• 0 avatar
            petezeiss

            True for a certain percentage of Americans, I gave it 5%. But go to any urban shopping mall, select 20 people between the ages of 18 and 34, and ask them if they could find the alternator in their car.

            How many do you figure could?

        • 0 avatar
          petezeiss

          @Kamil

          What the.. o_O

          Wasn’t commenting on you in any way, was merely noting the yawning gap between the average American kid today and what oldsters like me had growing up in a manufacturing and mechanical culture that had us working on stuff by the age of 8. Also, the crippling complexity of cars since ECMs and all their digital spawn.

          Oh, yeah… and transverse f*cking engines.

          • 0 avatar
            Lie2me

            “Oh, yeah… and transverse f*cking engines.”

            You know if you position a hand mirror just right they look longitudinal and it suddenly all comes back to you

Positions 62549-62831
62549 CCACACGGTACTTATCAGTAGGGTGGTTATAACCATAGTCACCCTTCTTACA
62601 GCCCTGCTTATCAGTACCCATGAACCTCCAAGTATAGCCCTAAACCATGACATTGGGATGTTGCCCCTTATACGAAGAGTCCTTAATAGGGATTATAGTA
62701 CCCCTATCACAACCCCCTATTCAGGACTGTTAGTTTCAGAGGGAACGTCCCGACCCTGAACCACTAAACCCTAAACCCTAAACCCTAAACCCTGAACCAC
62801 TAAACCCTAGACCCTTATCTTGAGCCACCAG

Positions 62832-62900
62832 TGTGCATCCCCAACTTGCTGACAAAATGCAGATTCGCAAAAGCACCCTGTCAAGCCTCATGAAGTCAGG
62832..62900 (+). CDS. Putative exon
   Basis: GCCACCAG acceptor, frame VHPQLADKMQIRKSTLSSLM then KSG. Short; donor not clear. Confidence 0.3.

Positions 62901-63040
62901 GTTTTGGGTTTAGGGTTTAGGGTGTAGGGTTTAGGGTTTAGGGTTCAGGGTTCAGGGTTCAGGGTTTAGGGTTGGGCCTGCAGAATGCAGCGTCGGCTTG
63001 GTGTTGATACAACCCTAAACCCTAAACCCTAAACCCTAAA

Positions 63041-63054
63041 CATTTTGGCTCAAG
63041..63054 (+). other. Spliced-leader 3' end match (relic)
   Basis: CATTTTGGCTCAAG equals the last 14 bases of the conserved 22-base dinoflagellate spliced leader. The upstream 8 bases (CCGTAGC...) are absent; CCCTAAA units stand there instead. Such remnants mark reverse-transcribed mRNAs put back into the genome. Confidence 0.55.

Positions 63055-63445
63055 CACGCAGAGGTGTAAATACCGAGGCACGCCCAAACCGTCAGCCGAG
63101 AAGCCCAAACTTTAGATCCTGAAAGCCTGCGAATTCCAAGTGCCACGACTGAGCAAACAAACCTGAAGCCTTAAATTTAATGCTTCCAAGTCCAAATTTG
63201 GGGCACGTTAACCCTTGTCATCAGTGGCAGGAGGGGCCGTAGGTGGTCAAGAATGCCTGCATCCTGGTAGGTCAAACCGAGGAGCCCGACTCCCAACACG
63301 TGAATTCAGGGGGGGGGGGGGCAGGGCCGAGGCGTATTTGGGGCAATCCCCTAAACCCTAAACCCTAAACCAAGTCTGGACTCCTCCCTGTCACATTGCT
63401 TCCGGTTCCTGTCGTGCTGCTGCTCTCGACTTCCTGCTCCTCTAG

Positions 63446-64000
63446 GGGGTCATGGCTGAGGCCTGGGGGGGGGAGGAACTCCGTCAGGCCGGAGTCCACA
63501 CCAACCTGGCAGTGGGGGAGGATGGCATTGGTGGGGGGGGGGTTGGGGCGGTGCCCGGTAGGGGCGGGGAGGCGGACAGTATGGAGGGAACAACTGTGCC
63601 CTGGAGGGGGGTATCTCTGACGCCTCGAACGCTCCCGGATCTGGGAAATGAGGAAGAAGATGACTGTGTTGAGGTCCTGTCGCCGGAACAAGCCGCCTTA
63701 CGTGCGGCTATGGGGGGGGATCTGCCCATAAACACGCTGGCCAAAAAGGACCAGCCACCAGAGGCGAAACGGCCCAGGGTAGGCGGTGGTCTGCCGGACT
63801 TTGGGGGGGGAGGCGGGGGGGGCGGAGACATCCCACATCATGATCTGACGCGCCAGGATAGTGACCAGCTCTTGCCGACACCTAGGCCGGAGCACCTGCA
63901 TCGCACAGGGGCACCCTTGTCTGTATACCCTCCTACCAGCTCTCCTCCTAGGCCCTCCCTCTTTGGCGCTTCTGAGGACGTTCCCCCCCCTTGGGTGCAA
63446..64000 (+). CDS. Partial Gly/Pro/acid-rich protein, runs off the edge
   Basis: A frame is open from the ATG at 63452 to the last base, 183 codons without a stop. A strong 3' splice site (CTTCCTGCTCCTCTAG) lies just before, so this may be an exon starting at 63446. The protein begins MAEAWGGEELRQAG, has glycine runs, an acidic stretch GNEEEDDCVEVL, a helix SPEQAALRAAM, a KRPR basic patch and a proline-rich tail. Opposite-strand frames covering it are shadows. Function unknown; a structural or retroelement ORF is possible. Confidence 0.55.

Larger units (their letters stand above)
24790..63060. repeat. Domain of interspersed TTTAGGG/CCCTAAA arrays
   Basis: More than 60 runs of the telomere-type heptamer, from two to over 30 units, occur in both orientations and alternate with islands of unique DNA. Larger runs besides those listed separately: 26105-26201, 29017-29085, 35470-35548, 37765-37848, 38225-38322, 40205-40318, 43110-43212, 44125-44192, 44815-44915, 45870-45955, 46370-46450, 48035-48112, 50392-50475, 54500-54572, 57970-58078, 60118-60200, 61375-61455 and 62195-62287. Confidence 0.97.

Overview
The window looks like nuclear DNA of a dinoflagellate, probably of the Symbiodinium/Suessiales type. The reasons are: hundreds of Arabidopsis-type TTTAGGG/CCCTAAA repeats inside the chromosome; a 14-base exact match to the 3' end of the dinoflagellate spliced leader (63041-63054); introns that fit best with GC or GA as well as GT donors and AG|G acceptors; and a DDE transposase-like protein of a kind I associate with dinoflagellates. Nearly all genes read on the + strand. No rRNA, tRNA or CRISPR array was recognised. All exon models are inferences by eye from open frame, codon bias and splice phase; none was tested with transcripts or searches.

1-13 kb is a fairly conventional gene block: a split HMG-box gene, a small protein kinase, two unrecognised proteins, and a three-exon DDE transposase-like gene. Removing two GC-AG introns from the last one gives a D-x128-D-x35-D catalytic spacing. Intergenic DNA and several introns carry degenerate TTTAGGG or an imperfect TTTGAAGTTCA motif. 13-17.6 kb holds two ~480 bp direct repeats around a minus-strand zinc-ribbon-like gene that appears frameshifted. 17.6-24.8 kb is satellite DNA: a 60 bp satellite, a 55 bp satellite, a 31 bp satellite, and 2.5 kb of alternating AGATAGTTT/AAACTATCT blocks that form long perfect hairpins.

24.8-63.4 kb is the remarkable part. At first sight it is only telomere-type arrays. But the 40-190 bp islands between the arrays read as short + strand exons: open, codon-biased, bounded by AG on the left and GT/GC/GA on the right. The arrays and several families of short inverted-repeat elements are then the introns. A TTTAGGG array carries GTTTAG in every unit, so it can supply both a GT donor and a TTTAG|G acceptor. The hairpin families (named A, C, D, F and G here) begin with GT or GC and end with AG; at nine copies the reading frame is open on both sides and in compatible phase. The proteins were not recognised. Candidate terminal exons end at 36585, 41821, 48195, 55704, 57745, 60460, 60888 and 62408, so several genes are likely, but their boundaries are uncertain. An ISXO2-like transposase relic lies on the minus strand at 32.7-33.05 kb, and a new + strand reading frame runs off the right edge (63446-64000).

• 0 avatar
            petezeiss

            Yeah, but I’m too old to bother now. I just have my Trunk Monkey handle it.

          • 0 avatar

            “But go to any urban shopping mall, select 20 people between the ages of 18 and 34, and ask them if they could find the alternator in their car. How many do you figure could?”

            All of them could.

            They would Google it on their smartphones and figure it out.

            Man, this article has really brought out the old ‘kids these days’ crowd.

          • 0 avatar
            petezeiss

            Hah! Excellent answer! Now the only other problem left for them is which way tightens, which way loosens?

            Oh, and once they’re 5 minutes into it, “Does it matter if I bleed on stuff in here?”

          • 0 avatar
            Lie2me

            “Yeah, but I’m too old to bother now. I just have my Trunk Monkey handle it.”

            Just make sure he doesn’t get his little hands caught in the fan belt

          • 0 avatar